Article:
You can't help but warm to Dr Catherine Blackledge. In the midst of her fact-packed first book, The Story of V, you get irresis- tible glimpses of the sensual progress of Catherine Blackledge, the woman. She confesses on page one that she sometimes used to blush if she said the word "vagina". On page 200, she records that she's been "fortunate enough to see a fellow female ejaculate". By page 226, she says that her two favourite smells are "the savoury aroma of my mum's cooked meat and the heady rich scent of my fertile c***". And by page 265, we know we're dealing with an orgasm-a-day woman.
Blackledge details - and boy does she detail - how the vagina has been shown through history, religion, art, literature, science, medicine, anthropology, mythology and folklore. Just for good measure, there are full and frank colour photographs, medical diagrams, charts, tables, etchings and a photograph of two zebras on the job.
I love writers who are passionate about their subject. And on the subject of vaginas (human, bird, animal, fish or insect), and everything related to them, you'd be hard pushed to find anyone more enthusiastic than Blackledge. But before I praise her (and bury her editors), I have some gripes with the title. Who or what is "V", for heaven's sake? What's wrong with the word vagina? It didn't deter theatregoers rushing to see The Vagina Monologues. Why "Pandora's box"? Blackledge acknowledges that according to Greek mythology, Pandora was "to blame for the ills that beset men". Not a worthy subtitle of what is, in many ways, a feminist book. A glance at the come-on title and cover illustration and you'd think it was a book about an Edwardian prostitute.
So some book browsers may feel let down when they open this book at random and read that the spotted hyena, because of her slanted genitalia, is able to walk away from "unsatisfactory sex". (OK, that wasn't a let down: many women I know would pay good money to have their genitalia so smartly slanted.) They may tire of wading through information on the mating habits of the fruit fly. I admit it's a comfort to know that female chimpanzees stimulate their clitoris by straddling a stick. But, like me, you may nod off when Dr Blackledge describes the protecting properties of female genital mucus.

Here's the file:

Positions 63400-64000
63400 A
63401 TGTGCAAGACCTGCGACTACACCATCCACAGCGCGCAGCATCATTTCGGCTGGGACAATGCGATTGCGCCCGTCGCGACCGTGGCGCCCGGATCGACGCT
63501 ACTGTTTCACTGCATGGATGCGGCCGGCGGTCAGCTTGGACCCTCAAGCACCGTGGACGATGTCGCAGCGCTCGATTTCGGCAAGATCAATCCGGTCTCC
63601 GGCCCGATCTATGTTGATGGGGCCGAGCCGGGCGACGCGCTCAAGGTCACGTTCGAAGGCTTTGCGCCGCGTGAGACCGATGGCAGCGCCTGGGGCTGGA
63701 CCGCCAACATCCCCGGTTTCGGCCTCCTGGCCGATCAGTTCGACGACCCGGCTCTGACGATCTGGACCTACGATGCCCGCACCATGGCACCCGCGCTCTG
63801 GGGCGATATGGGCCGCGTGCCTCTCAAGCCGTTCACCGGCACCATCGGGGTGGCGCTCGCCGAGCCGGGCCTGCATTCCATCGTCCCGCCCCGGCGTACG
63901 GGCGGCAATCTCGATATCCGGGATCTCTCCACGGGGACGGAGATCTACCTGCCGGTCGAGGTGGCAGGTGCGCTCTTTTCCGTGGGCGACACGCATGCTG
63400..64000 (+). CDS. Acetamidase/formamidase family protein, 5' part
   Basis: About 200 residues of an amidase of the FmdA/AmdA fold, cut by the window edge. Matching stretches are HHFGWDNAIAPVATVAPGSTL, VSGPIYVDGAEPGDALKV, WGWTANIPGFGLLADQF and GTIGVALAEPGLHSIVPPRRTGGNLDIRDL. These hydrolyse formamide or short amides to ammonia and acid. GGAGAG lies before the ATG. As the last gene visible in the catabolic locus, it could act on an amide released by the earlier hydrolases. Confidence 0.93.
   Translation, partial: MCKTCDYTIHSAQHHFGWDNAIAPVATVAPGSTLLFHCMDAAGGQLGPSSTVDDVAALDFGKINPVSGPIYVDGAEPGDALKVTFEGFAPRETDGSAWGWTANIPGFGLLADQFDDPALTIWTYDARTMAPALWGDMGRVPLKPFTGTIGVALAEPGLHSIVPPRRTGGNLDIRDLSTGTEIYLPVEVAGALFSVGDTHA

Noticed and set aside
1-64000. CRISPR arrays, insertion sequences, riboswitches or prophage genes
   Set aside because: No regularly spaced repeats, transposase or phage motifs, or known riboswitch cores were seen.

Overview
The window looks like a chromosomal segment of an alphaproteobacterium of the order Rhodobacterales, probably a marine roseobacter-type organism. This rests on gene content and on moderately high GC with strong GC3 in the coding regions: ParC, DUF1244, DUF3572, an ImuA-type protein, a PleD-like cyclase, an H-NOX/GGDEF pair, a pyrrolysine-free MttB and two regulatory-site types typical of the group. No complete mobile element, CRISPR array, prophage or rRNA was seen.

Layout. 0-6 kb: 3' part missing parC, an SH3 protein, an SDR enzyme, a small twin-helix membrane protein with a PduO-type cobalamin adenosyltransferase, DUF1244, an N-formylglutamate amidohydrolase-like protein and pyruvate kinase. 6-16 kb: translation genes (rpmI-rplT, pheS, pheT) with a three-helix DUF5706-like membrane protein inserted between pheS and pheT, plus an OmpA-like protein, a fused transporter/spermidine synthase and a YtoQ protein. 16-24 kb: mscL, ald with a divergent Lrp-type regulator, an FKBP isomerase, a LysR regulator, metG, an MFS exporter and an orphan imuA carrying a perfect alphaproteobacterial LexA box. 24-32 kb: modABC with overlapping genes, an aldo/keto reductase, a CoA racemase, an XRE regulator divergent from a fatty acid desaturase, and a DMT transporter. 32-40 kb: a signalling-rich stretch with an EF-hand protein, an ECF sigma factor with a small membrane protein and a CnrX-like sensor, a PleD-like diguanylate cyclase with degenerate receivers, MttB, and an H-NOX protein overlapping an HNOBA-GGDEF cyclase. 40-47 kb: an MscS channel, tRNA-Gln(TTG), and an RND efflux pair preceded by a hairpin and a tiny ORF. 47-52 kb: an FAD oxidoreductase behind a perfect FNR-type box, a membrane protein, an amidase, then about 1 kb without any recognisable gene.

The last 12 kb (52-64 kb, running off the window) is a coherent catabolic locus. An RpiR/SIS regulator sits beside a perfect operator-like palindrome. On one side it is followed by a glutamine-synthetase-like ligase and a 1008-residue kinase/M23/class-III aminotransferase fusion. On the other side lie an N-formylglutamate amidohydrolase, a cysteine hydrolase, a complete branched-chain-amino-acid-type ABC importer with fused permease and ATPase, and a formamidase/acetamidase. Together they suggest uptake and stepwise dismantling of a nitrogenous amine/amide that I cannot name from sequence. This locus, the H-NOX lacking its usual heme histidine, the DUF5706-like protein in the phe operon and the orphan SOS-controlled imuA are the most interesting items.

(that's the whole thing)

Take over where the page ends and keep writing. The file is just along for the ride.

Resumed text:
Yet she provides marvellous anecdotes of women lifting their skirts to calm angry seas, to scare away an advancing enemy and to make crops grow in ancient Egypt. She tells us that cats are forever associated with female genitalia and all things female. The word "pusse" (precursor to today's "pussy") first surfaced in 1662. She informs us that performances of tokudashi (revealing the vagina) are given every night in the red-light district of Tokyo and Kyoto, and audiences supplied with torches by the performer before she displays herself. We read that doctors in the 1880s used to stimulate their "hysterical" female patients to orgasm - to calm them.
The author is inspirational about the effect of "contractile vaginal talents". Wallis Simpson, it was said, perfected "the Shanghai squeeze" and cost Britain a king in 1936. She had, apparently, "the ability to make a matchstick feel like a Havana cigar". I simply can't stop doing my pelvic floor exercises!
She's thought-provoking on the differences between the east, which has historically revered the vagina as an icon to be worshipped and honoured, and the west, where it was seen as the gateway to hell, men's potential downfall, something to be feared, ridiculed and loathed. This 322-page book probably does contain everything I ever needed or wanted to know about the vagina - and a lot more besides.
But all writers need good editors, and it is a great shame that this book does not seem to have had one. The repetition drives you nuts. Each time you think: "Haven't I read that before?", you're absolutely right - you have. I was tetchy the second time I read about the bonobo's amazing clitoris, and bored with the oft-repeated "cunning stunts" spoonerism. The third time I read that male rabbits perform up to 70 rhythmic thrusts to get a result, I said "fuck".
The index charts all this repetition, so any fool could have checked. A jarring number of sentences begin with the same adverbs: she even manages "mind-bogglingly" and "eye-wateringly" - but only once to describe giving birth.
So here's what could have been a splendid book spoiled by the worst editing job I've seen in years. Find yourself a new publisher Dr Blackledge - you're worth it.
Marcelle d'Argy Smith is a former editor of Cosmopolitan